There are three very unique environmental catastrophes that have threatened the productivity of our natural systems, human health and well being as well as our other beloved green....money.
- The Dust Bowl Era- Farming practices and severe drought led to soil erosion affected 100,000,000 acres, created what was called "black blizzards, dislocated 3.5 million people which is about 3% of the population in 1935. This also impacted the economy, the price of land dropped, and whats interesting is that some of the economic downturn was a result of the inability or unwillingness to adapt through shifting to other agricultural products. Even when the system was not capable of sustaining for the legacy crops and practices some just were not ready to accept that. This teaches us that "riding it till the wheels falls off" approach is using your optimism to double down on disaster. The response of President Roosevelt was not to ignore this issue it was to address the practices and utilize the expert scientist to discover how this happened and the ecological strategies that connected to it for resolution. The government invested in science and used the crisis as an opportunity to protect agricultural assets and rebuild a sector of our society to protect food, job, and environmental security for generations to come. They recognized the threat, they saw people suffering and more importantly the innovation was the relationship between the community, the government and scientists.
- The general use of dichlorodiphenyltrichloroethane "DDT" - Yet another cascade effect of human innovation gone awry, and a story of heartfelt passion for the use of science to show the connection between human actions, environmental consequences and what we call a crisis in ecology. The application of this chemical indeed has saved lives protecting soldiers during the later half of World War II from contracting malaria and typhus. Oddly enough the insecticidal properties of this chemical was learned in 1939 by a swiss chemist Paul Hermann Müller. I'm starting to see the mid to late 1900's as the age of environmental enlightenment. A time in which our intellectual advancements in science and ecology allowed for us to decide how we can reconcile our societal profits at the consequence of our environmental quality. We seemed to genuinely want to not destroy the society we fought so fiercely to protect. With the publication of Silent Spring by author and biologist Rachel Carson our worlds were turned upside down, now connecting our beloved insecticide solution to harming animals and causing cancer. With diligent research as well as necessary government intervention after 30 years of its use the chemical was banned in the United States. Yet another example of how policy, scientists and the community at large worked together to address this system wide issue.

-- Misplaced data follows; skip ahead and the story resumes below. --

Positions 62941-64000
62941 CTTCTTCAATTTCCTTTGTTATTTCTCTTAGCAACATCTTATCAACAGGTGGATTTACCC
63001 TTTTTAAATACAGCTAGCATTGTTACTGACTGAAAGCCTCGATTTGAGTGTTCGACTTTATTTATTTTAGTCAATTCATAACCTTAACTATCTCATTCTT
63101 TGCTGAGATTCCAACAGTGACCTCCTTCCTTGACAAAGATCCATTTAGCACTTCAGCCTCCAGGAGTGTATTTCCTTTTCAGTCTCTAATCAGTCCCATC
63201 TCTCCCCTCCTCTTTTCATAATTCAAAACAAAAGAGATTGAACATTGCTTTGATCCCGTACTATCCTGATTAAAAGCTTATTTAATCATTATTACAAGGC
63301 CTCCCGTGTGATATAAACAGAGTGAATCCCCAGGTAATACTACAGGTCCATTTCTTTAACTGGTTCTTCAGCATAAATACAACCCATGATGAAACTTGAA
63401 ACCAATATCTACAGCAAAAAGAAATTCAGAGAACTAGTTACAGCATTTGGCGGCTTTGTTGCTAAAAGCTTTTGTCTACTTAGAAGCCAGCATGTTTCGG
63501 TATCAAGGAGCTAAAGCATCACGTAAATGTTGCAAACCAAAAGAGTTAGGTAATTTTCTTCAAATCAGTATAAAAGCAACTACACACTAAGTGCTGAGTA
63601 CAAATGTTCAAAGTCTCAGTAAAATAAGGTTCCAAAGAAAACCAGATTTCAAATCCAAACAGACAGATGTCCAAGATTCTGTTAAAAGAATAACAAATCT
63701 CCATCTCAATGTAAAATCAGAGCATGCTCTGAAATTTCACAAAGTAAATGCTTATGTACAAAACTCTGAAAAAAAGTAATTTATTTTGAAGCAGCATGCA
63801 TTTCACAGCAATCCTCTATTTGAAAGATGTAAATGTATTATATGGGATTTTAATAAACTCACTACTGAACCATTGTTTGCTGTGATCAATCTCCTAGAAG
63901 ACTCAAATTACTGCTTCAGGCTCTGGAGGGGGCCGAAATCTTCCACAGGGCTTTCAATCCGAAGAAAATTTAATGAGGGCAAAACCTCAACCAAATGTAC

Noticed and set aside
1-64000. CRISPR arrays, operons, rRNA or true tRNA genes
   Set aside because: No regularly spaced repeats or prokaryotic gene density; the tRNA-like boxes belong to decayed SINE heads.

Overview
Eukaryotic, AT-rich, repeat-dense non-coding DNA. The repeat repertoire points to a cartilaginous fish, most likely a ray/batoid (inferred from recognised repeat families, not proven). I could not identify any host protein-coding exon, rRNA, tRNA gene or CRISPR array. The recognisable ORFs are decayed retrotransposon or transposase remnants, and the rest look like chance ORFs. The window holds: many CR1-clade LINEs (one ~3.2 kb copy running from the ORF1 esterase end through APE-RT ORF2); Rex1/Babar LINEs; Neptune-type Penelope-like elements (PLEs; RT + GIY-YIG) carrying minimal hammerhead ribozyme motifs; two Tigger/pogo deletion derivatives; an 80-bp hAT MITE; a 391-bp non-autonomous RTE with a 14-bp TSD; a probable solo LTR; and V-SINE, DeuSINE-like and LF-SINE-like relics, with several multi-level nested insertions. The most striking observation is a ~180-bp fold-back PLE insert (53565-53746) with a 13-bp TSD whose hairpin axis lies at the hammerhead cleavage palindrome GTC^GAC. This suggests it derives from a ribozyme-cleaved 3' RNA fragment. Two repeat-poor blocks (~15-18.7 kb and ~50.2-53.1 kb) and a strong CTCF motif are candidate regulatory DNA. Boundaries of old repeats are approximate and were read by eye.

- Ozone depletion- Oddly my favorite story of socio-environmental accomplishments this was a global issue unlike the localized former two. The transport of man made chemicals into the stratosphere created a global crisis for the books. All of earth humans, terrestrial and aquatic life was assumed to be threatened.
"The international response to the ozone threat has been perhaps the most successful of all global environmental efforts" - Levin Institute SUNY
With 96 of ozone depletion chemicals being completely phased out in developed countries people across the world developing nations now are following suit as well. We say we are leaders....and I love the game follow the leader unless they are leading me into a pit of poverty. The Montreal Protocol initiated resulted in an annual decrease of CFC's from 1.1 million tons to 35,000 tons.
Energy has gotten us to where we are today and I understand the profit driven, capitalist, industrialized society we have created. Yet we have not gotten here by accident and without some tragic consequences. Risking water quality, environmental integrity expecting nature to figure it out is a tragic optimistic and reductionist insult to our dynamic earth. To visit our solutions with a fine tooth comb may allow each side to see the fears of the other. Again this crisis is an opportunity. I love this earth, I love my city, and I love my country! I owned a business and I loved my profits. What I am saying is that I believe in our ability to create huge problems though our innovation but I also believe in is our leadership in acknowledging; our disinvestment in poor practices that result in the destruction and impairment of earth systems. We need to regroup with our scientists and evolve a new society ready to show the world just how badass the United States is. We save the world and it is our time again to put on the damn cape, stand behind our scientists and innovate in a way that saves us green, and makes us more of the kind that we love so much.